The second commit only applies to meshes with a single material, but we have plenty of ways to mask now for single-material workflows.

EDIT; Just committed (by Campbell)

It should be noted that this is a 6.5x speedup for a specific step in the code, the actual user-visible speedup is probably going to be a bit less.


Some performance results with own build of latest master…
2.79b, 2.93.0: blender release download
master: build of commit 20ece8736f160442bc545bd0e1b822c05ee184de

Linux Mint 20
Intel i7-6700K 4.00GHz x 4
NVidia Geforce RTX 2060 SUPER
input: Wacom graphics tablet

Default cube subdiv’d in edit mode with 100 cuts then 2 cuts:
550,856 verts
1,101,708 tris

edit mode / vertex edit

config results (fps)
test verts selected proportional operation 2.79b 2.93.0 master
#1 1 off grab 4.55 4.55 9.70
#2 13,771* off grab 4.55 4.55 8.45
#3 1 on** grab 4.30 4.35 8.15
#4 13,771* on** grab 4.10*** 4.35 5.25
#5 1 on** rotate 3.90 4.00 7.25
*select random: ratio=0.025 (2.93, master) or 2.4929% (2.79b), seed=1

**size=1.0, falloff shape=smooth

*** 2.79b stalled at start of grab for about 30 seconds, then settled to 4.1fps

somewhat surprised, I thought newer blender was still playing catchup with 2.79 in this area?


More optimizations in threading, but this time the users that benefit the most are those still on CPU’s with few cores (ie. quad cores or otherwise older and/or low-end processors). The more cores you have the less likely you will notice the boost.


Nice tests, maybe next time try the same operations on a more irregular high poly count mesh, something like the dragon that keeps popping up on this thread, or a displaced large terrain, or something else, to check normal calculation speedups.

Considering the cube example, I can subdivide the default cube to the point where the mesh itself takes gigabytes of RAM (yes, just for the cube) and it looks solid black in the viewport from the vertex drawing. In current builds Blender can easily handle the selection of one vertex and (slowly) moving said vertex in response to user input.

It is a huge step up from 2.80’s editmode (where if you have a reasonably complex mesh, you would not even be able to get it to run without having to kill the Blender process). Combined with Kevin’s work, the big weak points of Blender will shift to particle/hair editing and UVmapping (with the former on target to be rewritten anyway and the latter seeing improvements now for GSoC).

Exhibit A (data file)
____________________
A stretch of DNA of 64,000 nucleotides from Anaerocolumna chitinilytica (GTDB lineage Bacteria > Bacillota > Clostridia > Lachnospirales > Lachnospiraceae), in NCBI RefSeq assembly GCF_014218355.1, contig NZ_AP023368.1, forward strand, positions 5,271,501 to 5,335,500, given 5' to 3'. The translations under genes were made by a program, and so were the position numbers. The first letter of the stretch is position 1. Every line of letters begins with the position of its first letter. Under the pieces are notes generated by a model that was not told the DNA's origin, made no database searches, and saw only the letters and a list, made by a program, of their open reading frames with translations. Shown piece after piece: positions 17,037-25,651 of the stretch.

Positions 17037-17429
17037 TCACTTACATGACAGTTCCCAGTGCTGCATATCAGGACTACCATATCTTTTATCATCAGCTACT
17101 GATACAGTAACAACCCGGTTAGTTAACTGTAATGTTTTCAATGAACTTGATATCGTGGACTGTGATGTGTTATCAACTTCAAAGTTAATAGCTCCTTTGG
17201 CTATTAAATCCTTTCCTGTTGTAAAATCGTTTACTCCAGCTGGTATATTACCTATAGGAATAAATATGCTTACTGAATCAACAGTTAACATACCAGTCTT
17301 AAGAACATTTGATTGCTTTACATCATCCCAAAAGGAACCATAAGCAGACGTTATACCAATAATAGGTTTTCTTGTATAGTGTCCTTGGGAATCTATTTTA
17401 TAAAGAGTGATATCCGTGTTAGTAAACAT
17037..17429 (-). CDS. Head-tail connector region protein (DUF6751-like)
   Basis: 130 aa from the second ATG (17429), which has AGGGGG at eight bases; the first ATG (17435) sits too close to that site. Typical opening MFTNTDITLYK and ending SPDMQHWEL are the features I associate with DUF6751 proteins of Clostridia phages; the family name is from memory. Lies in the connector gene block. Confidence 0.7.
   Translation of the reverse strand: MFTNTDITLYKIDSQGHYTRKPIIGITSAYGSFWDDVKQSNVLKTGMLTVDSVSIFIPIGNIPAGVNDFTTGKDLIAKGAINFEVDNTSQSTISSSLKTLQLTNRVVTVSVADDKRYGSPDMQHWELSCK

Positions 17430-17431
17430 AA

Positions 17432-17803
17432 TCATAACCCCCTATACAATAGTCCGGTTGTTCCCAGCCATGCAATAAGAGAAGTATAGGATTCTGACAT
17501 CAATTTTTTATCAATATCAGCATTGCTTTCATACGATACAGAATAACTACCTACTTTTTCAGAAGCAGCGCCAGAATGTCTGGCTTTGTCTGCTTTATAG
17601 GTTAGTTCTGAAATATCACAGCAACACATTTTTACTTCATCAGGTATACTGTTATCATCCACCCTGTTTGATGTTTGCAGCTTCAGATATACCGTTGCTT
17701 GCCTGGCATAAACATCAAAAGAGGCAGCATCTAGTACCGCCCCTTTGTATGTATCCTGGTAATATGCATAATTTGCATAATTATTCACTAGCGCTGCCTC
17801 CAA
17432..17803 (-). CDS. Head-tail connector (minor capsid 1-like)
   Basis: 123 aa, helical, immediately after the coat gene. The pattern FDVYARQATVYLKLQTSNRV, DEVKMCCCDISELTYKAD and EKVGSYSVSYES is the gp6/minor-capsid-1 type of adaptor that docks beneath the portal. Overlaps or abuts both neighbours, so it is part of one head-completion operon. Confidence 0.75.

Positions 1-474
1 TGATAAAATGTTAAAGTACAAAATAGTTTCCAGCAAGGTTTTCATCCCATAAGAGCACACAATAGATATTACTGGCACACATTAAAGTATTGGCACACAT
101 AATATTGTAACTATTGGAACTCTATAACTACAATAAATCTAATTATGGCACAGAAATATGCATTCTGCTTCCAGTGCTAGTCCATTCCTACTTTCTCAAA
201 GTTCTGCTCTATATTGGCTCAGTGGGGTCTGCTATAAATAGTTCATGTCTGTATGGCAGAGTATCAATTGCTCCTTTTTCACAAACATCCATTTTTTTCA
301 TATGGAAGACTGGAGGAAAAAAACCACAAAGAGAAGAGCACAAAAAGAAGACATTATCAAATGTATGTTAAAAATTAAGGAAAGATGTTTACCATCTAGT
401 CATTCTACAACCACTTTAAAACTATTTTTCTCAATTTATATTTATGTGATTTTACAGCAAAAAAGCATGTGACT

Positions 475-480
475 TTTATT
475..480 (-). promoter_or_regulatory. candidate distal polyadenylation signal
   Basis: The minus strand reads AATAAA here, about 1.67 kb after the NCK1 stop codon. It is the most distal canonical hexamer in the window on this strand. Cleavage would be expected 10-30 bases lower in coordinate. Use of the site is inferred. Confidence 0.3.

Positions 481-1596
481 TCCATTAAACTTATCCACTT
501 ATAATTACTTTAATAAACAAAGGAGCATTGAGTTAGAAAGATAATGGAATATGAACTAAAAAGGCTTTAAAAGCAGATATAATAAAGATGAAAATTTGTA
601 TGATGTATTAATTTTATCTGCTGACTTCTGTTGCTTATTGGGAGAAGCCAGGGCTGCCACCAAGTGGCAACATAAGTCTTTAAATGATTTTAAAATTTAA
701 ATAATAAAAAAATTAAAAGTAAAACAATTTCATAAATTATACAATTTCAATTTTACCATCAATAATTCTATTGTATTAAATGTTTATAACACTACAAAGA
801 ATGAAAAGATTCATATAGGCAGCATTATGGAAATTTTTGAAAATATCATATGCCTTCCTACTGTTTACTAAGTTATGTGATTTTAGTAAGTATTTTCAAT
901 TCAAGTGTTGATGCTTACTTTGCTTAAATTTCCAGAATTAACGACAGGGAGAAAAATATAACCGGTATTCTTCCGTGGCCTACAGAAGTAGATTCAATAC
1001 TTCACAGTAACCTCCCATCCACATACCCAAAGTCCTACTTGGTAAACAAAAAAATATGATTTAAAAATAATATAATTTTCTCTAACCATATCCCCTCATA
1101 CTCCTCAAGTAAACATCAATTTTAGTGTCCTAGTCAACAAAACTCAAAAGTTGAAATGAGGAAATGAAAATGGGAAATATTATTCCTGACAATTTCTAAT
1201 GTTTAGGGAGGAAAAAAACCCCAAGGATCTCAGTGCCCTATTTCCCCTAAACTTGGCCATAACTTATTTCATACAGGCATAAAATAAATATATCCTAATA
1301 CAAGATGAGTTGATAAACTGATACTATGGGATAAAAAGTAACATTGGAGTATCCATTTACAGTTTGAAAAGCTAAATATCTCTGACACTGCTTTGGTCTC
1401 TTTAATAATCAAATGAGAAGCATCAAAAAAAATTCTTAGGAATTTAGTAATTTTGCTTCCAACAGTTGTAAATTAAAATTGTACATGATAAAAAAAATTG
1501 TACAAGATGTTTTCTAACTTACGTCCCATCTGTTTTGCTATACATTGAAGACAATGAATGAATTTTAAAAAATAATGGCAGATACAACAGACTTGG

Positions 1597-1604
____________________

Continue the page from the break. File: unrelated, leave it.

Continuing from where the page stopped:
What I was looking for is not how many verts you can put on the default cube (they all still only facing 1 of 6 possible normal directions), but rather a mesh with irregular shape (like the dragon in the previous posts, etc) where pretty much every vertex have a different normal direction, the idea was to test how fast are the optimizations related to normal calculations like these:

Now, this IS getting interesting!

I just tested the latest 3 alpha build, and compared the same model with a wing part that consists of 1.3 million faces.

In 2.93 moving a few thousand faces around: 1.41 fps
In 3 alpha: a whopping 3.77fps!

I compare this with C4D v23: 1.5fps

Wow. Just wow!

Same object, same selection, in Blender 2.79: 0.39fps

That is a huge difference - and outperforms Blender 2.79 by a factor of ten in this case.

I am so familiar and used to 2.8/9 now, that I had forgotten about 2.79’s absolutely abysmal edit mode performance across the board. Even simply orbiting the view is a test of patience.

Also, selecting the entire object in edit mode and moving all 1.3 million faces:

Blender 2.79: 0.39fps
Blender 2.93: 1.38fps
Cinema4D v23: 1 frame per ~11 seconds
Blender 3 alpha: 2.40fps

Anyway, I was hoping for a two-fold performance increase in regards to raw mesh editing, and the numbers show more than a three times performance increase for smaller edits (3.3 times faster on my machine!).

For large-scale mesh editing the performance increase is still 1.7 times faster!

Interestingly enough selecting and moving a single face reduced performance a tiny bit to around 3.2fps in v3 alpha.

I’d say that performance in edit mode is already very much improved!!!

My system specs: AMD 3900. 64gb, 1080GTX

I wonder if the performance would improve further with a newer 3080 card. Still trying to get my hands on one :frowning:


PS I can’t explain why some users insist that 2.79 has better mesh editing performance compared to the current 2.93 version. It is simply not true, it seems.

I agree with @tomjk - this seems more like a myth. Or perhaps a different test file was used?

Anyway, things are looking up - for me the current improvement in edit mode performance is already more than I had hoped for.